Club Focus – Roma – The Final Words

The hardest thing about writing of sports is not slipping into the rhetoric. You can end this season with the rhetoric of the Ultrà -‘Inter had the favour of the referees and of Lazio.’ You can finish with the rhetoric of the journalists – ‘they didn’t get the title, but theirs has been a great season, and the fans should be happy.’ Or you can close with the Claudio Ranieri kind of rhetoric, which tends to be the most understated – ‘Inter deserved their victory, and it has been an honour to compete against them.’

Ultimately though, there is no way of describing Roma’s season if not as a resounding success, for a simple question of numbers. In the last 28 games, Roma count 21 victories, 6 draws and only 1 defeat. They earned more points this season than in any of the last three times they won the Scudetto. More importantly, they did so when it really mattered – when they were in the lowest of lows, in the thickest of fogs and in the deepest of pits. Six games into the league, Roma were in the relegation zone. Six games from the end, they were in first place. It crumbled inches from the final line, but the construction was glorious.

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Given how the season started and given the mercato that had been made over the summer – it seems bewildering that a second-place finish two points from the top could come with bitterness. Roma are a qualified competitor in next year’s Champions League. Not by play-offs or knock-outs, but from the front door, bearing VIP tickets. When you barely notice this because you are thinking of what you could have won rather than what you have saved from shipwreck, then you really deserve to be called a team of champions. No rhetoric here, just taxonomy – after all, they call this ‘the league of champions,’ where Roma intend to compete.

On the subject of the bitterness, it all revolves around questions of what the team deserves or deserved. A great many would claim that Roma earned this title more than Inter. It is true that they seemed to start with a handicap, given Luciano Spalletti’s shedding of six points in the overture, and it is true that they fought admirably with less resource. On the other hand, Inter were competing in the Champions League, and that was a burden the Giallorossi did not have to bear. You could argue both cases endlessly, and none of the talking would have much value – if not rhetorical value. Besides, it is one of the lessons of football that this sport is not about what you deserve. A ball can turn ten centimetres more to the right or to the left (Siena player Aleandro Rosi with his last minute volley, and Julio Cesar beaten), a shot may slam against the post instead of the net (Diego Milito missing the decisive equaliser in the match against Roma), a handball may not be called and result in a goal (one Diego Armando Maradona comes to mind). And suddenly, a year of effort is worth nought, a cathedral of preparation and investment is brought into the dust. It may be most accurate to say that football is not about merit, but about fate. And then the only thing transcending rhetoric becomes the courage with which you meet your fate. Even if it’s not the one you were hoping for. Even if it is bitter.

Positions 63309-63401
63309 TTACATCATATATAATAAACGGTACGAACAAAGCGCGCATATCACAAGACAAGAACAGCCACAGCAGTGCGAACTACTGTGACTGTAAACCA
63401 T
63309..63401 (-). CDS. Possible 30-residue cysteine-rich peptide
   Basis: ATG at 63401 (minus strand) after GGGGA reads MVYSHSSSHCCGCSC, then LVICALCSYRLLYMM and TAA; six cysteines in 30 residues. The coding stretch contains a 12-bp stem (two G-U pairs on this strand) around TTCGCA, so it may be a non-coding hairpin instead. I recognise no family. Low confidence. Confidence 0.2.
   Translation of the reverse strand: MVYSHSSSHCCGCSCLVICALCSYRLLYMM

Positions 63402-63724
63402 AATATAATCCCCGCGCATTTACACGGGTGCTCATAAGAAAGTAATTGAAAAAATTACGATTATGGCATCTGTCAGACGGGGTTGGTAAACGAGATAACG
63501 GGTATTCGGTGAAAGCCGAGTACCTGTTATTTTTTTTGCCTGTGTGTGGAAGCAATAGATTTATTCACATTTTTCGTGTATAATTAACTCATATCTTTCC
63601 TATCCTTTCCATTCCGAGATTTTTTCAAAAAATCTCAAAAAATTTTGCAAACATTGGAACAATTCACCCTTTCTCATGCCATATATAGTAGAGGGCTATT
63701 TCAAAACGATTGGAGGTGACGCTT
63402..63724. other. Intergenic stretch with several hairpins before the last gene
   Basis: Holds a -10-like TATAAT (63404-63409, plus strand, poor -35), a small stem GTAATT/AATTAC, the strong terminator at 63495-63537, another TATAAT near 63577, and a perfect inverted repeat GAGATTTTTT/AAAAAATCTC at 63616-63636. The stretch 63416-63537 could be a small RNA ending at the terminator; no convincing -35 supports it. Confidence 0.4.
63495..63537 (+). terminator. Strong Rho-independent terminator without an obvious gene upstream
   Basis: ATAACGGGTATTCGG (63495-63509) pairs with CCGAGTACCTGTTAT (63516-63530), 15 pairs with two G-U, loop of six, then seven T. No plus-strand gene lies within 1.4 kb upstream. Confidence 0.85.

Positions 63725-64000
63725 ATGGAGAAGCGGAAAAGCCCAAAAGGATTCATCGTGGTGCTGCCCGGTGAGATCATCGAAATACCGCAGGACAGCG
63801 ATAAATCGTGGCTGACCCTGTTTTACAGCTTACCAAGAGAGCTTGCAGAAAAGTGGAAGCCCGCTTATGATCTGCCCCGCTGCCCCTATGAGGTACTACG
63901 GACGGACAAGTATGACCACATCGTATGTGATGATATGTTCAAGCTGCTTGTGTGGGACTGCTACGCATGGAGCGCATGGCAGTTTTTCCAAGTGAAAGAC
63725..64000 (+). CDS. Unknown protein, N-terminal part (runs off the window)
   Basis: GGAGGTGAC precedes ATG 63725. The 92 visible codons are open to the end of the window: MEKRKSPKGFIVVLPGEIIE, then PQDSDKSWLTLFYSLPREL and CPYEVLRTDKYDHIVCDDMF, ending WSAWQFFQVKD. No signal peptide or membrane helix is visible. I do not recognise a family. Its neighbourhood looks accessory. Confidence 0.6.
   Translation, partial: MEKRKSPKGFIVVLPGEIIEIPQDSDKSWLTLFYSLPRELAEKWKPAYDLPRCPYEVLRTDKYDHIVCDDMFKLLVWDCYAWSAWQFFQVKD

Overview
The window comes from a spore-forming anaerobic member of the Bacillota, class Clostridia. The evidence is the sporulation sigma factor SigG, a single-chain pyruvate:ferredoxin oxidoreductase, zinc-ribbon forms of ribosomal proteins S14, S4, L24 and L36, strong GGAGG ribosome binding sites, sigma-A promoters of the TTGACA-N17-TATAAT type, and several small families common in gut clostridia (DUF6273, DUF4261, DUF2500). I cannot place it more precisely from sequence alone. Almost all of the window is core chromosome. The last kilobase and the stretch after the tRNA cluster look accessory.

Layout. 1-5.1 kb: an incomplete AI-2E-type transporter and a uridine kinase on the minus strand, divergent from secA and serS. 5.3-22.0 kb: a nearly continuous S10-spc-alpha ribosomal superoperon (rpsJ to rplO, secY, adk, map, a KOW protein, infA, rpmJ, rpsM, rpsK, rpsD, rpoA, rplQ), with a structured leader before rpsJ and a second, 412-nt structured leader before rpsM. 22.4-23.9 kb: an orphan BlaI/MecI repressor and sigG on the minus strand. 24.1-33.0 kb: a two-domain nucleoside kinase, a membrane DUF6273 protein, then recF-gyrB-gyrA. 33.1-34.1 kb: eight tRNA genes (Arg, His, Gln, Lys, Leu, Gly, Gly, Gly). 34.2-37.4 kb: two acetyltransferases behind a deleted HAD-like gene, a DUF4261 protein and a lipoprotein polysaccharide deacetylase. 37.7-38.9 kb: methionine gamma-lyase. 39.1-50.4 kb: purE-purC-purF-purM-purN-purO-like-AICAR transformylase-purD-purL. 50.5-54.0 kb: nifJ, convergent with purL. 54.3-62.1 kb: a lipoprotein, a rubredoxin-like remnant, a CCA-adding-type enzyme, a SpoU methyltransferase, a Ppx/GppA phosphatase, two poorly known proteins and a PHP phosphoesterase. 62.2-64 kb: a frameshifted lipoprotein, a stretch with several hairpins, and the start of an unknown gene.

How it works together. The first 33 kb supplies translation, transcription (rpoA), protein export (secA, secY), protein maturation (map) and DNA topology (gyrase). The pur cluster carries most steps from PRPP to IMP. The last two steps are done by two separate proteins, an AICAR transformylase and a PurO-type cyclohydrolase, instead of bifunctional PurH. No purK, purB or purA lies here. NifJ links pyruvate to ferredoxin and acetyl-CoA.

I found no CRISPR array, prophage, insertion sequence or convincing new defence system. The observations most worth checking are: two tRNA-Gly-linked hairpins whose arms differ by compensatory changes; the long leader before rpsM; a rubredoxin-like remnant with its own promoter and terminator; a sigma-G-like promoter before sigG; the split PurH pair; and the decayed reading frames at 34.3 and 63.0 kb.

Triumph and defeat, have been called impostors – to be met with the same face. The idea fits all sports, but perhaps this one more than any other. As we sit at the end of the last football season that will ever be called Serie A, on the edge of spring and with a World Cup fast approaching, it is such a shame to think that both impostors have been met with the same face of vanity and aggression. What, one wonders, will be the last images left to us by this unspeakably illustrious league? The one of Lazio fans booing their own team? The ravings of José Mourinho? The squalid pantomime(s) of Luciano Moggi? Perhaps one above all others – the image of Francesco Totti, as he kicks a nineteen year-old from behind, and the flurry of darts on racism that followed.

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It may be the sense of finality that surrounds everything in Calcio, or perhaps it really is rhetoric, but there is so little that a Scudetto would have meant when the famous last words were so infamous. Trophies are, after all, just objects in a cabinet, and they do not make anyone’s life much better. On days when a victor shakes the hand of the man he defeated (like Massimo Moratti just did with Claudio Ranieri), on days when a man defeated applauds the man who defeated him (like Ranieri just did with Moratti), it is on those days that football seems not only worth following but worth believing in. The rest, the insults, the diatribes, the yelling, the choruses, the stabbings and the injuries, the kicking and the spitting, the disrespect in the streets and on the boards, are all guilt that we will bear at our door until we learn how to communicate with fans of our same sport who wear shirts of a different colour. The final rounds are done, and in the words of a better critic than this writer will ever be, it may be time to begin thinking in terms of heroes again, of love instead of hate, of energy instead of violence, of strength instead of cruelty, of action instead of reaction. It would be nice if the last words of the season could be kind rather than bitter, regardless of whether one follows the sport in Italy or abroad. It is neither difficult, because speaking words of respect will not cost anyone anything, nor even ambitious, because it is not about changing Calcio, it is about changing ourselves. Or to put it differently, we are Calcio. All we have to do is believe, starting from next season.

Grazie Roma, and Congratulazioni Inter.

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